Learning Corner: Educational and Reference Materials

As a pilot project, we are developing some educational/reference materials on selected topics. They are not intended to replace or modify any published opinions.

These pages are intended to serve as a starting point for research. They are not necessarily a comprehensive listing of all opinions on the topic. Please contact the Advisory Committee for guidance if your facts are not identical to a published opinion.

We welcome your feedback on this approach and format.


Subject-Matter Topics

These pages collect some opinions on a particular theme.

  1. Conflicts
  2. Disciplinary Obligations 
    • Chart: When Must a Judge Report a Lawyer (April 2024) - This chart lists prior opinions in which the Committee has mandated reporting (i.e., the only appropriate action was to report the lawyer) as well as certain other related materials.
    • Chart: When Must a Judge Report Another Judge (April 2024) This chart lists prior opinions in which the Committee has mandated reporting (i.e., the only appropriate action was to report another judge) as well as certain other related materials.
  3. Judicial Speech 
    • Judicial Speech Primer (Mar 2018) - Intended to provide a starting point for understanding some of the most common limitations on judicial speech. Please note it does not address participation in public advocacy activities, where the outcome may be highly fact-specific.
  4. Extra-Judicial Activities 
  5. Additional themes and topics

Miscellaneous Reference Materials

  • Part 100 Navigation Guide (May 2021) 
  • Ethics Reference Sheets (March 2023) - reference materials covering some common issues and recommendations regarding disqualification, ex parte communications, when to seek help, and more.
  • Winding Down - Opinion Digests (Mar 2023) - a quick reference guide to help new full-time judges find potentially relevant opinions on selected issues related to winding down their law practice.





Some Opinions Mentioning Judiciary Law § 9

For ease of reference, here are some opinions starting in January 2021, which discuss the new Section 9 of the Judiciary Law concerning disclosure of a judge's reasons for recusal:

  • Opinion 21-02 - Digest: "A judge who believes that the statutory obligation to provide a reason for discretionary recusal is unconstitutional may act in accordance with a legal determination made by the judge on the record, but may not conceal the true basis of the judge’s ruling."
  • Opinion 21-45 - Digest: "Whether a judge who has reported an attorney to an attorney grievance committee may publicly disclose the reason for recusal, when confidentiality has not been waived, is a legal question we cannot resolve. (2) The judge may communicate privately with the reported attorney to advise them that a disciplinary complaint has been filed."
  • Opinion 21-86 - Digest: "(1) A judge who reported a government attorney to the grievance committee must disqualify in all cases involving that attorney while the disciplinary matter is pending and for two years thereafter. (2) What the judge must state on the record or in writing pursuant to Judiciary Law § 9, when confidentiality has not been waived, is a legal question we cannot resolve. (3) If the judge believes the attorney’s appearance on a case that had previously been handled by another colleague in the same governmental law office constitutes impermissible judge-shopping, the judge may report this conduct to the grievance committee."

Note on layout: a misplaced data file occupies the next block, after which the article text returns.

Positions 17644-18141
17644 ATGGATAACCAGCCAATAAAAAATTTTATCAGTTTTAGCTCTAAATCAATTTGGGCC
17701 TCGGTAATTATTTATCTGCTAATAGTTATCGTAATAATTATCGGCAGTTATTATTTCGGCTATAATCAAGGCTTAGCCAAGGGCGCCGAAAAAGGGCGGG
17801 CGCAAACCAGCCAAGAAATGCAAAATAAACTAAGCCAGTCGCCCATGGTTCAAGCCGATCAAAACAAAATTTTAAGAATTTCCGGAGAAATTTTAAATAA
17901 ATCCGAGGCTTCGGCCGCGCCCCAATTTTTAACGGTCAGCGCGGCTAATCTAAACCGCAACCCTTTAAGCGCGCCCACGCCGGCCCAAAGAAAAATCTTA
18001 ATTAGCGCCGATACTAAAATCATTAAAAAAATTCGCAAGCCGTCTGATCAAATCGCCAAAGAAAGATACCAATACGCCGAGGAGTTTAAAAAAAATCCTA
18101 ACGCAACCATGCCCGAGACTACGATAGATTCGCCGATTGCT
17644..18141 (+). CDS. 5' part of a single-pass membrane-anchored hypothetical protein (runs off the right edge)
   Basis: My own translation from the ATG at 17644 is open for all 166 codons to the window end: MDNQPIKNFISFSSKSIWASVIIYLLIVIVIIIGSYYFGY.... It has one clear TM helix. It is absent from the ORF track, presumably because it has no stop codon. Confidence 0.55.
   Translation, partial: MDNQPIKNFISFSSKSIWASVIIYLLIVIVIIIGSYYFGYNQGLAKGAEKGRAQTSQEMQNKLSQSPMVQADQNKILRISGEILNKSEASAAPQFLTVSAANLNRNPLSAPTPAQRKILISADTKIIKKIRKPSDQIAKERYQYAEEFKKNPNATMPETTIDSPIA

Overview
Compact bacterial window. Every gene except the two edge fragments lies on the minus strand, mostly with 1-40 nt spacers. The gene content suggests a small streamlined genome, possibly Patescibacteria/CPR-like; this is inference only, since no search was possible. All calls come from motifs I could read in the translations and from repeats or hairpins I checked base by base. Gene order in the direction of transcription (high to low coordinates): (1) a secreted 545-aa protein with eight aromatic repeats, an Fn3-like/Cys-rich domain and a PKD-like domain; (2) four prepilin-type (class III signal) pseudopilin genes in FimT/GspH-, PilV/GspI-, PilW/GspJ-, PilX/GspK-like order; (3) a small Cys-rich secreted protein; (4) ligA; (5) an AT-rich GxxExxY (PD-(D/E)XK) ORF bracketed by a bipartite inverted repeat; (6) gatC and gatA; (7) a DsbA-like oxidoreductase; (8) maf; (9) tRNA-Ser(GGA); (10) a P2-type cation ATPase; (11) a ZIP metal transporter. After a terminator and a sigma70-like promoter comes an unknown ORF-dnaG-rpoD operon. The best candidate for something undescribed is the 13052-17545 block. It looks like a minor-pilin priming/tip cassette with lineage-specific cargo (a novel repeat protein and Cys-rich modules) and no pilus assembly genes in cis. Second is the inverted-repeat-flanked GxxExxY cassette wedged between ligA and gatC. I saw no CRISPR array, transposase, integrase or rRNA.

• Opinion 21-97 - Digest: "We decline to comment on the appropriate scope of disclosure of a recusing judge under Judiciary Law § 9, as this is a legal question beyond our jurisdiction."

In addition, there are brief discussions in other opinions, such as: 

  • Level of Disclosure: Opinion 21-22(A) - see footnote 2 (suggesting that the statutorily required level of disclosure might be lower than the full disclosure required for the 'affirmative consent' of remittal).
  • Personal/Embarrassing Exception: Opinion 21-48 - see footnote 1 (suggesting that a disciplinary proceeding against the judge's spouse might potentially fall within the statutory exception).

Finally, notwithstanding Judiciary Law § 9, the Committee has reaffirmed that, where the reason for disqualification is that the judge reported an attorney, the disqualification is not subject to remittal.  See Opinions 22-64; 20-213 fn 3; see also e.g. Opinions 23-24; 22-164; 22-123; 22-122.

  • Opinion 20-213 footnote 3: "Because remittal requires full disclosure of the basis for disqualification, sufficient for the parties and their counsel to freely and affirmatively consent to waive the conflict, we continue to believe remittal is not appropriate until and unless the attorney waives confidentiality, or the grievance committee issues a public disciplinary decision" (citations and internal quotation marks omitted)